Local scholars, lawyers and religious practitioners will debate and discuss the role of sharia – Islamic law and ethics – in American life at a symposium organized by the newly established Center for Interfaith Cooperation and the School of Liberal Arts at Indiana University-Purdue University Indianapolis.
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Smoking-ban lawsuits face long odds, legal expert says

May 30, 2012
Scott Olson
Ten bar owners who are taking Indianapolis to court over a new citywide smoking ban that takes effect Friday at 6 a.m. stand little chance of stopping the ordinance, an Indianapolis law professor predicts.
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  1. "Am I bugging you? I don't mean to bug ya." If what I wrote below is too much social philosophy for Indiana attorneys, just take ten this vacay to watch The Lego Movie with kiddies and sing along where appropriate: https://www.youtube.com/watch?v=etzMjoH0rJw

  2. I've got some free speech to share here about who is at work via the cat's paw of the ACLU stamping out Christian observances.... 2 Thessalonians chap 2: "And we also thank God continually because, when you received the word of God, which you heard from us, you accepted it not as a human word, but as it actually is, the word of God, which is indeed at work in you who believe. For you, brothers and sisters, became imitators of God’s churches in Judea, which are in Christ Jesus: You suffered from your own people the same things those churches suffered from the Jews who killed the Lord Jesus and the prophets and also drove us out. They displease God and are hostile to everyone in their effort to keep us from speaking to the Gentiles so that they may be saved. In this way they always heap up their sins to the limit. The wrath of God has come upon them at last."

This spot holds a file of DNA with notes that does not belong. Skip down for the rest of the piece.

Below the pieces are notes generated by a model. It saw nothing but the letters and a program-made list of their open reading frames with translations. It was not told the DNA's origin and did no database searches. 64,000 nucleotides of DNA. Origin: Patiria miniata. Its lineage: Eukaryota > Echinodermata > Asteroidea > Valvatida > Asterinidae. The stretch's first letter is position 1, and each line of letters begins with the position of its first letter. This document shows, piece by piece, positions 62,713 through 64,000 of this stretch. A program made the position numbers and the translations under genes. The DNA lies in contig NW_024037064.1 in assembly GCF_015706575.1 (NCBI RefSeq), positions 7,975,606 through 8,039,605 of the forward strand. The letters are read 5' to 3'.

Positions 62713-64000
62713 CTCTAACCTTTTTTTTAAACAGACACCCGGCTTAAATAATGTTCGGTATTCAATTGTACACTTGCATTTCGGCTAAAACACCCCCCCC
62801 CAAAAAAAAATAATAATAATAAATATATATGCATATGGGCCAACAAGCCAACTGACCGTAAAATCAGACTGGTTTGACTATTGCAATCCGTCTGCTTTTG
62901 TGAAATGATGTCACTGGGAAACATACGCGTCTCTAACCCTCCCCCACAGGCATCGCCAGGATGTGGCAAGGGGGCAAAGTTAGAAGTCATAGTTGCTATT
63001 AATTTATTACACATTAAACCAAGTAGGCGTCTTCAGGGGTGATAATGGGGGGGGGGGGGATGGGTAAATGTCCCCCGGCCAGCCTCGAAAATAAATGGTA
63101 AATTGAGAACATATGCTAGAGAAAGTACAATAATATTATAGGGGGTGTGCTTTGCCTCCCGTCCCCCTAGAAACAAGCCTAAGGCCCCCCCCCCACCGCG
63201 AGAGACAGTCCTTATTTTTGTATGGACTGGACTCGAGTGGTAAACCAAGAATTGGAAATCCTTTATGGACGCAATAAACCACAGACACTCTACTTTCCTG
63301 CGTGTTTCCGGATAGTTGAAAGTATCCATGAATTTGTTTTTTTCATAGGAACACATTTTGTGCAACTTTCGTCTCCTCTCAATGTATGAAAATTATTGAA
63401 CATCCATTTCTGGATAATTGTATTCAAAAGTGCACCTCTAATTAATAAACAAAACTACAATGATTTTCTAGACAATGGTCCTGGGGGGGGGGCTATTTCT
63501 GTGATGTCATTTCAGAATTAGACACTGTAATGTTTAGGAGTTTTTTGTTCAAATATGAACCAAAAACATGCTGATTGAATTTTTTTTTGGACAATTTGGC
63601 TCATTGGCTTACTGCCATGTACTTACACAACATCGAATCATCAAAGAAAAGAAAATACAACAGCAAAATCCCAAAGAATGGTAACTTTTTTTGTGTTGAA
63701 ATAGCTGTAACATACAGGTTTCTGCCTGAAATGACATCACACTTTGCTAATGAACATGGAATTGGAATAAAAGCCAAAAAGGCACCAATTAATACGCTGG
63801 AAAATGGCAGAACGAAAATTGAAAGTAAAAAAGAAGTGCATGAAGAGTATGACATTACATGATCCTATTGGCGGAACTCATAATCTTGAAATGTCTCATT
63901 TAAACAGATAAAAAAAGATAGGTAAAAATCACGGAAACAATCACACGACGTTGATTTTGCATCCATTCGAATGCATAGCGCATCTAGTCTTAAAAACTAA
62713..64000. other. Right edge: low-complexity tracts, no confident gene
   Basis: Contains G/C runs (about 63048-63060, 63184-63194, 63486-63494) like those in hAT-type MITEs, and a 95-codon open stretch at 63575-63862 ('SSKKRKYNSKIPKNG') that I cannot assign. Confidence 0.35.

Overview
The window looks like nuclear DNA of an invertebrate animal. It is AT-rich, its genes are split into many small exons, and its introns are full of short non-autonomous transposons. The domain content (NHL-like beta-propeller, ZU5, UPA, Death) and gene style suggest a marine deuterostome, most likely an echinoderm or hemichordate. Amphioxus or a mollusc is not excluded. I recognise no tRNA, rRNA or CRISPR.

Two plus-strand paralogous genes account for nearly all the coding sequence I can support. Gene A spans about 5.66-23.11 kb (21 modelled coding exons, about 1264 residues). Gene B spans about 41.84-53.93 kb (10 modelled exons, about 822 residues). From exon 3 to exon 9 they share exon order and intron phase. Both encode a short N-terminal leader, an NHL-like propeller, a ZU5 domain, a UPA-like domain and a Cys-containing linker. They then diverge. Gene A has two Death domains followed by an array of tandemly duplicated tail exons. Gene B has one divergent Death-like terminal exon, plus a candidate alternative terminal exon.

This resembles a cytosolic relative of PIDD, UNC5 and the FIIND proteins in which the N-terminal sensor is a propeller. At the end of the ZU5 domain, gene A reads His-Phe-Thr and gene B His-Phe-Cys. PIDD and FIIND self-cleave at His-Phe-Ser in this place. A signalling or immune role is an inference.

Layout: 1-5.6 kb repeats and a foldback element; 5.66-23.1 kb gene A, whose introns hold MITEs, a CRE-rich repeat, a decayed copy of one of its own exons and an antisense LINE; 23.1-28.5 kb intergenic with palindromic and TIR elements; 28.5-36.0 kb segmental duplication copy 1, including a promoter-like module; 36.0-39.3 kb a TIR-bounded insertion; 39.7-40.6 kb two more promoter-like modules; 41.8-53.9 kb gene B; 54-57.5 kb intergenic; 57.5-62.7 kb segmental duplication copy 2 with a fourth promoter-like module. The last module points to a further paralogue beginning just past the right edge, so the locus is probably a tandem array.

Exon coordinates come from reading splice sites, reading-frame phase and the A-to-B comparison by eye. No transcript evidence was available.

3. Did someone not tell people who have access to the Chevy Volts that it has a gas engine and will run just like a normal car? The batteries give the Volt approximately a 40 mile range, but after that the gas engine will propel the vehicle either directly through the transmission like any other car, or gas engine recharges the batteries depending on the conditions.

  4. Catholic, Lutheran, even the Baptists nuzzling the wolf! http://www.judicialwatch.org/press-room/press-releases/judicial-watch-documents-reveal-obama-hhs-paid-baptist-children-family-services-182129786-four-months-housing-illegal-alien-children/ YET where is the Progressivist outcry? Silent. I wonder why?

  5. Thank you, Honorable Ladies, and thank you, TIL, for this interesting interview. The most interesting question was the last one, which drew the least response. Could it be that NFP stamps are a threat to the very foundation of our common law American legal tradition, a throwback to the continental system that facilitated differing standards of justice? A throwback to Star Chamber’s protection of the landed gentry? If TIL ever again interviews this same panel, I would recommend inviting one known for voicing socio-legal dissent for the masses, maybe Welch, maybe Ogden, maybe our own John Smith? As demographics shift and our social cohesion precipitously drops, a consistent judicial core will become more and more important so that Justice and Equal Protection and Due Process are yet guiding stars. If those stars fall from our collective social horizon (and can they be seen even now through the haze of NFP opinions?) then what glue other than more NFP decisions and TRO’s and executive orders -- all backed by more and more lethally armed praetorians – will prop up our government institutions? And if and when we do arrive at such an end … will any then dare call that tyranny? Or will the cost of such dissent be too high to justify?